September 2020

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Cover Story


Expanding Our Understanding of Chronic Ankle Instability

Research is showing that it’s not “just an ankle sprain,” but rather the first step on a perilous journey to physical instability and lower quality of life. The clinical presentation of chronic ankle instability (CAI) has been defined as the perceived or subjective instability with feelings of giving way, pain, and recurrent sprains.

Gait Biofeedback and Impairment-based Rehabilitation

In a study that debuted at the National Athletic Trainers Association virtual meeting and was subsequently published later, a multidisciplinary team of clinicians sought to analyze the effects of visual gait biofeedback along with impairment-based rehabilitation on gait biomechanics in a group of patients with chronic ankle instability (CAI).

Guest Perspectives


The Dirty Truth About Being Biped

What bears don’t know didactically about forces, shock, and kinetic chain, they understand naturally, instinctually, and it is evidenced by the way they move. Bears can stand on two legs, play, pose, and walk as bipeds do, but when it comes to motion involving speed, safety, or…

By Jay Segel, DPM; Sally Crawford, MS; Grace Juriel; and Jason Kraus

Feature Articles


Expert Opinion: Quantification of Arch Height in a Foot Orthotic: Defining A Standardized Methodology

Science and quantification are long overdue in the orthotic work that we do on a daily basis. The process of capturing the anatomical arch, creating a positive model, and managing arch fill has been solely a decision of those trained in the art.

By Ian Engelman

Overlooked Arch In The Foot Is Key To Its Evolution And Function

A long-overlooked part of the human foot is key to how the foot works, how it evolved, and how we walk and run, according to a Yale-led team of researchers. The discovery upends nearly a century of conventional thinking about the human foot and could open new avenues to explore in evolutionary biology as well as guide new designs for robotic and prosthetic feet, said the study team.

By William Weir

An Update on Peripheral Artery Disease (PAD): Part II

This 2-part series examines the current state of peripheral artery disease. Part 1, which appeared in the August issue, focused on disease burden, risk factors, and clinical presentation. This article reviews diagnostic tools and current management recommendations.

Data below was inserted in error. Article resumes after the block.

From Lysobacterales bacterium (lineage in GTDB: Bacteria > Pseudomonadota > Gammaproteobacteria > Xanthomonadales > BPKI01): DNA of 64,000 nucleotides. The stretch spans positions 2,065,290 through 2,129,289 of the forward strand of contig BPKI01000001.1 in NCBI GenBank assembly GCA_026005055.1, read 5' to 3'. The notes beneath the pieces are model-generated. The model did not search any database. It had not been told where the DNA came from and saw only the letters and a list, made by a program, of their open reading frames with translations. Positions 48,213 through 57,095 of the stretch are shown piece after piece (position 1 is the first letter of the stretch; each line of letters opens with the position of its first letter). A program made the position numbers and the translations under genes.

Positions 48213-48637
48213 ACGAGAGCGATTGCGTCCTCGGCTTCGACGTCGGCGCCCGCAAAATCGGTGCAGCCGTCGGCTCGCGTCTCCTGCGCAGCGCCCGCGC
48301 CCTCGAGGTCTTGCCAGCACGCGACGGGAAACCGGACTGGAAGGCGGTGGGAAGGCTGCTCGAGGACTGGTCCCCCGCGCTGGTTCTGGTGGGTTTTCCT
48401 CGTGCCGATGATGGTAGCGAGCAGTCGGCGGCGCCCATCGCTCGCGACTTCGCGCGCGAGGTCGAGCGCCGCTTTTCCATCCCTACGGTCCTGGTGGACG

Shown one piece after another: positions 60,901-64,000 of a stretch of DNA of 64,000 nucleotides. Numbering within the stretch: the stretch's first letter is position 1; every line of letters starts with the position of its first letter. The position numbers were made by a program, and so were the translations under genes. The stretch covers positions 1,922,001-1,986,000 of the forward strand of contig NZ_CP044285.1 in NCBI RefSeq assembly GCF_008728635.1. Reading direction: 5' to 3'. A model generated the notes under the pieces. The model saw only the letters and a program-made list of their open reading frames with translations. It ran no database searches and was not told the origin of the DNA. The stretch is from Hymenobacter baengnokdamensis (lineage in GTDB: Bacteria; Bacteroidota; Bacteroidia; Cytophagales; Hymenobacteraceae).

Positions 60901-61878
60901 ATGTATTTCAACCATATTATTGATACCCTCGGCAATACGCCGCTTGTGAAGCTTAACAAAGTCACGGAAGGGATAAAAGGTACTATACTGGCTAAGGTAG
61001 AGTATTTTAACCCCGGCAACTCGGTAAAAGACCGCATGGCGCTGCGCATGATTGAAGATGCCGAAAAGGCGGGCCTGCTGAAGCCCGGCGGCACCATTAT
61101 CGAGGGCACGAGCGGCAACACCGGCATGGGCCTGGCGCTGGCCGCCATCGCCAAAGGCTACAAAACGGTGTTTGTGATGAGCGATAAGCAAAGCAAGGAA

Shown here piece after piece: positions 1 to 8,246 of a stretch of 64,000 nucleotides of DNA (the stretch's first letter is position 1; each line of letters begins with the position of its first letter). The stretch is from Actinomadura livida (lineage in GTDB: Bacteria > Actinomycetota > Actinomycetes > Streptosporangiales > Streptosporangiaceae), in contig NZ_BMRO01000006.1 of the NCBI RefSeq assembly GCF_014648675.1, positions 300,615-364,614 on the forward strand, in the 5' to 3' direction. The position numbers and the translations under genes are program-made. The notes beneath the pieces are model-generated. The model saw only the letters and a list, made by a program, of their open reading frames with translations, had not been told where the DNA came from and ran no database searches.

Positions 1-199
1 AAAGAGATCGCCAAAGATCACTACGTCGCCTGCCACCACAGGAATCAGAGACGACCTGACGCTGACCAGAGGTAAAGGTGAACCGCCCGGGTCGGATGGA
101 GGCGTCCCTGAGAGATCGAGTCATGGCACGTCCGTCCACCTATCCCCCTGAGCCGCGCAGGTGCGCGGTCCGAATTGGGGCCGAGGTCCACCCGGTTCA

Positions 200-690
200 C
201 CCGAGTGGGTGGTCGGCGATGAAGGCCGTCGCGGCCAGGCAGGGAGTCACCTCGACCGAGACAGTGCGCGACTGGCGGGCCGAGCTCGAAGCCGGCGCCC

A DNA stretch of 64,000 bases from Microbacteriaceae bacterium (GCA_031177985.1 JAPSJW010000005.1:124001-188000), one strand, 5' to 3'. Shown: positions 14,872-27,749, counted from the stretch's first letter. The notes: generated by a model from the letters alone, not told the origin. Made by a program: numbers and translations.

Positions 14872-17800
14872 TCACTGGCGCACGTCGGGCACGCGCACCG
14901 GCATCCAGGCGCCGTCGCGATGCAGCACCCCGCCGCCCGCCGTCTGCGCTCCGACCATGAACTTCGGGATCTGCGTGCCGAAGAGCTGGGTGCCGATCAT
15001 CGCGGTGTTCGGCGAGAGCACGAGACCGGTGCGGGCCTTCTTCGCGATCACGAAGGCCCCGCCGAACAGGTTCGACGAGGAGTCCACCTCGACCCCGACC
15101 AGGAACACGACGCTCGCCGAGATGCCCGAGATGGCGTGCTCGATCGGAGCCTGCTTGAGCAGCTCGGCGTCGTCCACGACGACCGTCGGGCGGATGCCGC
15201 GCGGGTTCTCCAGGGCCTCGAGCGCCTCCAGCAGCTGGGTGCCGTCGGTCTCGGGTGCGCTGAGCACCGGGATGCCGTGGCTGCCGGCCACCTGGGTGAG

By Aisha Cobbs, PhD

From the COVID-19 Frontlines


A mechanistic model and therapeutic interventions for COVID-19 involving a RAS-mediated bradykinin storm

While COVID-19 is known to affect the body in numerous ways that are yet not clearly understood, several researchers have begun to focus on what is known: SARS-CoV-2, the virus that causes COVID-19, starts by infecting certain cells in the nasal passage. Stopping, or at least slowing this initial foothold may prove a powerful strategy for taming this pandemic.

New Treatment Options Focus on the Nose

While COVID-19 is known to affect the body in numerous ways that are yet not clearly understood, several researchers have begun to focus on what is known: SARS-CoV-2, the virus that causes COVID-19, starts by infecting certain cells in the nasal passage. Stopping, or at least slowing this initial foothold may prove a powerful strategy for taming this pandemic.

Industry News & Updates


FIRST-EVER RESEARCH NETWORK TACKLES DFU COMPLICATIONS

Six research institutions are launching the first-ever multicenter network to study diabetic foot ulcers (DFUs), which are the leading cause of lower-limb amputations in the United States. The Diabetic Foot Consortium (DFC) aims to lay the foundation for a clinical trial network to test how to improve diabetic wound healing…

UT SOUTHWESTERN SCIENTISTS DEVELOP COOLING INSOLE

A new cooling insole developed by University of Texas Southwestern (UT Southwestern) scientists reduced the foot temperature of patients with diabetic neuropathy by several degrees, diminishing a significant risk factor for diabetic foot ulcers (DFUs).

SIMPLE TEST HELPS TO PREDICT, PREVENT FALLS

The “enhanced paper grip test,” validated by researchers from the Centre for Biomechanics and Rehabilitation Technologies (CBRT) at Staffordshire University, England, involves pulling a small card from underneath the participant’s foot while asking them to grip with their big toe (hallux).

DOD GRANTS $2M TO STUDY FALL-RELATED HEALTH OUTCOMES IN LOWER-LIMB PROSTHESIS USERS, MPKS

A $2,000,000 grant from the US Department of Defense’s (DoD) Congressionally Directed Medical Research Programs’ Orthotics and Prosthetics Outcomes Research Program has been awarded to a group of institutional collaborators to study fall-related health outcomes in lower-limb prosthesis users, including…

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